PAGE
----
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PI Contact

Gaetano Sivo
Associate Scientist
NSF’s National Optical-Infrared Astronomy Research Laboratory
Tel: +56 (51) 220-5642

Adaptive Optics

The GNAO project has made remarkable progress in the first year of the NSF award. GNAO held a conceptual Design Review, September 26th and 27th 2019 in Hilo, HI. Interested vendors attended to learn more about the project, gain an understanding of future opportunities and attend a special question and answer session on the AURA Gemini procurement process.

The main subsystems of GNAO are described in the following:

Laser Guide Star Facility
Eduardo Marin
The Laser Guide Star Facility (LGSF) implements the function to provide laser guide stars. The LGSF includes all the hardware (beam transfer optics, lasers, laser launch telescopes, fast steering mechanisms, jitter mirrors, shutters, laser pointing camera, etc.) and associated control software.

Adaptive Optics System
Celia Blain
The Adaptive Optics System (AOS) implements the function to correct the science field. The AOS includes the Adaptive Optics Bench hardware (tip tilt mirror, deformable mirrors, bench shutters, calibration sources, ADC, NGS, LGS, and truth sensor detectors, etc., and possibly a turbulence simulators) and associated control software.

Real Time Controller
William Rambold
The Real Time Controller (RTC) implements the function to reconstruct the wavefront. The RTC uses wavefront sensor data from the AOS to generate high order and low order corrections, which are used to control the tip-tilt mirror and deformable mirrors in the AOS. It also controls the high rate pointing in the LGSF. The RTC can receive either NGS centroids or direct NGS detector data from the AOS to compute centroids. Also like GeMS, the RTC offloads slow tip-tilt, focus, and coma corrections to the secondary mirror, and sends primary mirror figure corrections to the TCS.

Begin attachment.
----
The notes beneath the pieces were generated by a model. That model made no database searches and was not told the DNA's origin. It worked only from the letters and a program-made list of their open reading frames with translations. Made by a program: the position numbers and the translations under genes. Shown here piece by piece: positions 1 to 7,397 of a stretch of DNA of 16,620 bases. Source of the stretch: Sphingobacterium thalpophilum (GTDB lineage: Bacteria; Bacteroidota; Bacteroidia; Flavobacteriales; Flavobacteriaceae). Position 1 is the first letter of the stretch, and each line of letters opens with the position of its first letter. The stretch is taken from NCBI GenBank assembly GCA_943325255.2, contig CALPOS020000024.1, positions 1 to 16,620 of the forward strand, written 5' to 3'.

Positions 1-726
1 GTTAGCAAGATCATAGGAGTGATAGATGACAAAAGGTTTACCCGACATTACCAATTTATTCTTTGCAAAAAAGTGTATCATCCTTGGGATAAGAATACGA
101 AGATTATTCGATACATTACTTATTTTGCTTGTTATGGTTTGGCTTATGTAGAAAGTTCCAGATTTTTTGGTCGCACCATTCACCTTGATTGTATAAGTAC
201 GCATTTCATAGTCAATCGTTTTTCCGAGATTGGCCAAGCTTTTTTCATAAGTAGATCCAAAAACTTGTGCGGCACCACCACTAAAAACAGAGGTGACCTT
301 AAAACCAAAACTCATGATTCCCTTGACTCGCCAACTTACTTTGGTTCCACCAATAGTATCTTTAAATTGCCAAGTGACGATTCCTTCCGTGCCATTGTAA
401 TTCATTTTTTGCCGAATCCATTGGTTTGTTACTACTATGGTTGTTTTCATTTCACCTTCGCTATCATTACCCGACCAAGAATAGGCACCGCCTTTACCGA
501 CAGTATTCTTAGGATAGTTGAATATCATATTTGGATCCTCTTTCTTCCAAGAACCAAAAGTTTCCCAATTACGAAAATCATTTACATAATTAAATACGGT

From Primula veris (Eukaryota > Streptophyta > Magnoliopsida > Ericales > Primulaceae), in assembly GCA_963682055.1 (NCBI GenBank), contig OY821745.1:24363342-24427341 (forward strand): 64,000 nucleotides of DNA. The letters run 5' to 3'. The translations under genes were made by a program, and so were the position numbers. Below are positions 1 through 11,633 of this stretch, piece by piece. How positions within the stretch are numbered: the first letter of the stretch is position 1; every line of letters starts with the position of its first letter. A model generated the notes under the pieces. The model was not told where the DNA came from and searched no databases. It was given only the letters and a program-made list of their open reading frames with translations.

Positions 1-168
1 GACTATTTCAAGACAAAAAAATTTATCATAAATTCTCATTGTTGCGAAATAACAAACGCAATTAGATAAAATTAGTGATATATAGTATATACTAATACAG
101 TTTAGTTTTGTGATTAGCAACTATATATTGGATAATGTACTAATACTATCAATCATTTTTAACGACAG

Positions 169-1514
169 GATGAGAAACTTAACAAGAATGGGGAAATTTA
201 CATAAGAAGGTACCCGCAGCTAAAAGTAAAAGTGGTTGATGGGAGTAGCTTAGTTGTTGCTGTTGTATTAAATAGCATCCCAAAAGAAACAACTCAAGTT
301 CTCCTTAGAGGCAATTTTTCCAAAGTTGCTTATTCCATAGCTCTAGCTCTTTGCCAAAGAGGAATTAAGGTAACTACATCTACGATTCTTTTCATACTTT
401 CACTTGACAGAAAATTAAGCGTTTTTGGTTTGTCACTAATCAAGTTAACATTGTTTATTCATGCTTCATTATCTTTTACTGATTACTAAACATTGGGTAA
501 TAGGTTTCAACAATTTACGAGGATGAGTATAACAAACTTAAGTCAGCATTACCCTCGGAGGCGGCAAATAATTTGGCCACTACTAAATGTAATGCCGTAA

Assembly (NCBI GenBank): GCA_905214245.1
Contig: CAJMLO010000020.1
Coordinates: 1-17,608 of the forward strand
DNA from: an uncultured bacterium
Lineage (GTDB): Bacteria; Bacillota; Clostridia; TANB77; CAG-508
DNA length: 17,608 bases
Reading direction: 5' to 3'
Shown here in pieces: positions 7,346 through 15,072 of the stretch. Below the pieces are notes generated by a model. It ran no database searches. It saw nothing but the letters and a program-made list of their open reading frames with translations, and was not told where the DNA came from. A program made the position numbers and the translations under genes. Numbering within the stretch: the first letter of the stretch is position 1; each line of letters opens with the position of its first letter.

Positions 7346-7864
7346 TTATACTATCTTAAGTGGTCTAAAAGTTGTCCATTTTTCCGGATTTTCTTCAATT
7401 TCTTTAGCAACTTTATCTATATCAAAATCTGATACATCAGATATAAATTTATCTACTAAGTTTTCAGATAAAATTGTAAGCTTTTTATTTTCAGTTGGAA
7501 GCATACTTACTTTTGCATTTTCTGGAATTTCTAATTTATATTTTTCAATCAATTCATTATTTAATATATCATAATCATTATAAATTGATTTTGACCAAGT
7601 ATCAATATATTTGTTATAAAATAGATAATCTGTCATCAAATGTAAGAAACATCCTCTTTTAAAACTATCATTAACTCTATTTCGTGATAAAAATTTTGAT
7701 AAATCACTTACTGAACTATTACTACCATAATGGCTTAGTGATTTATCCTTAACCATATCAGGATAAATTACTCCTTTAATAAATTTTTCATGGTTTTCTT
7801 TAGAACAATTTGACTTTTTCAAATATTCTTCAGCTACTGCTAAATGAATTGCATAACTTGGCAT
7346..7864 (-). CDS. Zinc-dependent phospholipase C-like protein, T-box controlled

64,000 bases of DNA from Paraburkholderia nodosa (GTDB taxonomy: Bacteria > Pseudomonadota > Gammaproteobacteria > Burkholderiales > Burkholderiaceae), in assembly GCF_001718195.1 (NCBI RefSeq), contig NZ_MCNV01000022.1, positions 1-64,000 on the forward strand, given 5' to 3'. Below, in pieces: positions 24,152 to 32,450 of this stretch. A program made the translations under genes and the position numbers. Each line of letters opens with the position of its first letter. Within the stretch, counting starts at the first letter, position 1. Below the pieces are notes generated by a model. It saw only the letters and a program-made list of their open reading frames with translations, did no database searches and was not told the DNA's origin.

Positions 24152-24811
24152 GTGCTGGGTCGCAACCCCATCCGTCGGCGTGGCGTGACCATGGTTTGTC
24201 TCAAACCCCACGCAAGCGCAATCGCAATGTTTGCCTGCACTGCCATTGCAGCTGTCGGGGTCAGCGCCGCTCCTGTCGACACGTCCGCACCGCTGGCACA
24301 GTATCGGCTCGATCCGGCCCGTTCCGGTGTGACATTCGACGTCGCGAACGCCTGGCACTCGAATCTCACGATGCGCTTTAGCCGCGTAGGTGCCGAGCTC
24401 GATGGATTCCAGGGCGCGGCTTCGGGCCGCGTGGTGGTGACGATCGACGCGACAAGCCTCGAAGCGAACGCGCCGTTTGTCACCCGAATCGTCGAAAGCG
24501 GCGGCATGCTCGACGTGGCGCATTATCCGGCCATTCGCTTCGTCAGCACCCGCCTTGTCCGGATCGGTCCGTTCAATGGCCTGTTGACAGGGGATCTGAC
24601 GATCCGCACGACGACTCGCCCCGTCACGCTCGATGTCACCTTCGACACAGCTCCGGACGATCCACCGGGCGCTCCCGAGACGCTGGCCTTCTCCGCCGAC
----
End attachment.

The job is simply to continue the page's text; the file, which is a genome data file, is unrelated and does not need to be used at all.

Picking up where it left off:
System Controller
William Rambold
The System Controller implements the function to control the GNAO system. The System Controller acts as the overall system coordinator, directing system commands to the appropriate subsystem and sequencing operations that involve multiple subsystems. It accepts commands from the TCC/Seqexec via a standard EPICS interface and hosts the user interfaces that the Observer and Telescope Operator will employ to configure and operate the system.


In early November, the GEMMA (Gemini in the Era of Multi-Messenger Astronomy) project brought together science communications professionals to explore the unique opportunities and challenges of communicating Multi-Messenger and Time-Domain Astronomy, two rapidly growing fields in astronomy. Funded by the US National Science Foundation, this communications summit hosted more than 30 participants for two days at the Space Telescope Science Institute (STScI) in Baltimore, Maryland, an AURA-managed facility. 

Read all about it here:

The group of approximately 30 communicators attending the GEMMA Communications Summit held on November 7–8 2019 in Baltimore, USA. At the back (L–R) are: Martin Hendry (LIGO), Richard Terrile (JPL), Christine Pulliam (STScI/NASA), Swati Sureka (NSF), Matthew Dudley (Johns Hopkins University), Ivy Kupec (NSF), Peter Edmonds (Chandra/NASA), Janice Harvey (NSF’s OIR Lab/Gemini), Dave Finley (NRAO), Iris Nijman (NRAO), Joshua Chamot (NSF), Robert Hurt (Caltech/IPAC), Elizabeth Landau (JPL), Gordon Squires (TMT), Whitney Clavin (Caltech), Shari Lifson (AURA), Ethan Siegel (Blogger, Forbes), Megan Watzke (Chandra/NASA), Ranpal Gill (LSST), Amanda Kocz (GMT), Peter Michaud (holding NSF logo, NSF’s OIR Lab/Gemini), Janesse Brewer (facilitator, 23.4 Degrees), Ray Villard (STScI/NASA), John Blakeslee (NSF’s OIR Lab/Gemini) Front (L–R): Lars Lindberg Christensen (NSF’s OIR Lab), Rick Fienberg (AAS), Pamela Gay (PSI), Heidi Hammel (AURA), Chris Davis (NSF). Missing are Nancy Levenson (STScI) and Hussein Jirdeh (STScI/NASA). Credit: NSF’s OIR Lab/NSF/AURA